The 65-62 loss the Kentucky Wildcats suffered to the Kansas Jayhawks in the Champions Classic marks the first time John Calipari has lost to Bill Self in college basketball’s premier nonconference event.
Overall, the Cats are 4-3 in the Classic and 2-1 versus Kansas. This marks the third loss in a row to the Jayhawks: one at Kansas, one at Rupp, and this latest one on a neutral court.
Whatever the head-to-head record may be in recent years, Kentucky goes farther in the tournament than Kansas almost every season. So congrats on the regular season win, Self.
I felt that Kentucky was the better all around team: they were deeper, they were more talented, and they have the superior coach. But the freshman mistakes ended up being their doom.
That being said, I’m pleased with the game overall. There are some certain things that need to be addressed, and one thing that was addressed at halftime, but that’s to be expected.
Here is what I think:
- Kevin Knox was the star that Kentucky needed to compete in that game. After a couple of shaky games to start the season, Knox showed the country why he’s the fifth ranked player in the country. His stroke was smooth, he rebounded the ball well, and defended better than most of his teammates. I think this is exactly what he needed going forward. Look out.
- There were times in the first half that Kentucky’s offense looked really, really good. That was when Quade Green was running the point and the offense was flowing through Knox.
- Sacha Killeya-Jones was a revelation. With Nick Richards no-showing, Kentucky had to have someone produce in the post. SKJ answered the bell with 8 points, 9 rebounds, and 3 blocks. He looked comfortable and confident. Add 20 pounds to him and he would have given Azuibuke fits.
- Kentucky actually shot the ball better than Kansas, 41.8% compared to 35.3%. They also shot free throws at a higher rate. The killer: three point percentage. Knox was the only Cat to hit threes. Get one more guy to contribute and the game is a different story.
- After being embarrassed on the boards in the first half, John Calipari adjusted and the ‘Cats evened it up at 39 for the game. Much of this was due to SKJ playing more minutes and Knox giving a great effort with seven rebounds. The one thing Richards did that was positive in the second half was rebound the ball better.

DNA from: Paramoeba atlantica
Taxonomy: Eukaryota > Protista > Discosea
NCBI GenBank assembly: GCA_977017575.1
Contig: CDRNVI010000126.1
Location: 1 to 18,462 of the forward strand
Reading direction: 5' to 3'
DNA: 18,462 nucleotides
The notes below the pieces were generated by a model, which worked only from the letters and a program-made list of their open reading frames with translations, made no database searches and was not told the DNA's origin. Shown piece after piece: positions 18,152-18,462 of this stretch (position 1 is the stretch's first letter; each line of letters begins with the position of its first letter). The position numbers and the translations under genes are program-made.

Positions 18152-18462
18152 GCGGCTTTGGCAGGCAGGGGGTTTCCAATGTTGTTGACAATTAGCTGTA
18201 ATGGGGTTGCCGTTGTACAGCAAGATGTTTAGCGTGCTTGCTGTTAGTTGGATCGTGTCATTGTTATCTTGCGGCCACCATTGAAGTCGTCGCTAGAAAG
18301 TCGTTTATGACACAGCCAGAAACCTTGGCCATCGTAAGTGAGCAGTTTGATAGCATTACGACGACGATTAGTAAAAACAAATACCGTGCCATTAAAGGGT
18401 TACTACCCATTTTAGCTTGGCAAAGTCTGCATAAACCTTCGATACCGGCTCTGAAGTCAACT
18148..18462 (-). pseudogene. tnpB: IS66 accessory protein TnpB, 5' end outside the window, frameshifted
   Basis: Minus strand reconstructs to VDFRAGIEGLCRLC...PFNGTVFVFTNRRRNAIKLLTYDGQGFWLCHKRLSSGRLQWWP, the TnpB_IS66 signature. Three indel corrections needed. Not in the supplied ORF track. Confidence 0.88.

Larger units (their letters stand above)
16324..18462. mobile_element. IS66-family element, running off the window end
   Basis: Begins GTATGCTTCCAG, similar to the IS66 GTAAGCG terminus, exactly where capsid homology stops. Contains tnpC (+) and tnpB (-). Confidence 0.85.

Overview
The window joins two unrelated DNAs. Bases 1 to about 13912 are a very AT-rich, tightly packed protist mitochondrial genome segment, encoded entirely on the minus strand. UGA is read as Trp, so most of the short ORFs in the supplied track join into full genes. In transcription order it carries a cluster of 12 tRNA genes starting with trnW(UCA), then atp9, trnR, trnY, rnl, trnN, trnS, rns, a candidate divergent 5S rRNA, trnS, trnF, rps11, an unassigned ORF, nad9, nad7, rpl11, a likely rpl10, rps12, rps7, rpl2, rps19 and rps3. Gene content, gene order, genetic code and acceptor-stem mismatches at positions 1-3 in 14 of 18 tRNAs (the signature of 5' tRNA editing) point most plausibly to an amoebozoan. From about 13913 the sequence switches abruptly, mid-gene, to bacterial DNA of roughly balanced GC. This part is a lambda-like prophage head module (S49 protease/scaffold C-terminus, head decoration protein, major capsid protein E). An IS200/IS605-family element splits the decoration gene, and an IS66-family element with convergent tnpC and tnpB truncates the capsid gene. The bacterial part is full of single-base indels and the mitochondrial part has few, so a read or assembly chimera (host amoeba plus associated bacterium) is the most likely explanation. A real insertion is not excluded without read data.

- Defensively I thought Kentucky played really well. The worry going into the game was that Dovonte Graham, Legerald Vick, and Malik Newman would kill us from the perimeter. That wasn’t the case. They shut down Kansas from beyond the arch and closed off the driving lanes.
- The difference for Kansas was Udoka Azubuike. The Cats didn’t have anyone that could guard the 7’2 280 pound big man. Kansas would dump him the ball and he would get fouled or dunk the ball. That interrupted the flow of the game for Kentucky. Luckily they won’t see many more players like that.
- One major quibble I had with John Calipari was that Shai Gilgeous-Alexander was handling the ball in crunch time instead of Quade Green. I understand what Cal wants from him on defense, but offensively the ball doesn’t move on offense with Shai and he doesn’t look as comfortable as Green with the ball at the point. Cal even stated that he should have had them both in the game with four minutes to go.
- PJ Washington was beyond bad but Calipari had him in late as well. I don’t know why Wenyen Gabriel wasn’t on the court at the end of the game. Washington was a black hole on offense. Everytime the ball went to him, Bill Self would double team him which caused Washington to turn the ball over or take a bad shot. Gotta work on passing the ball out of those situations.
- 50/50 balls almost all went to Kansas. The effort to track down loose balls and long rebounds just wasn’t there for Kentucky. This, like everything bad that happened, is fixable.
- Hamidou Diallo was OK. I prefer him driving to taking jumpers because of how inconsistent he is. He gave max effort but again found himself in foul trouble in the second half.
- Going forward, SKJ should be starting over Nick Richards until further notice. Richards is going to be a project that’s hit or miss all season. SKJ seems more stable and can hold his own on both ends of the court.
Now Kentucky has a feast of cupcakes in front of them which is a good thing after going through a bit of an early gauntlet with Kansas and Vermont back to back. There’s no rest as Kentucky is back on the court again on Friday.
Now that Cal knows what he has, he can really start implementing the offense and establishing his line-ups. They have the rest of November to do that.
December looks to be tough as they will face Harvard (H), Virginia Tech (H), UCLA (N), and Louisville (H).
Even in a loss, this team has a great deal of promise. Is this a team that can make a deep run in March? It’s not clear at this point. We still need another offensive threat and we need to see what this team looks like with Jarred Vanderbilt.
I like my team.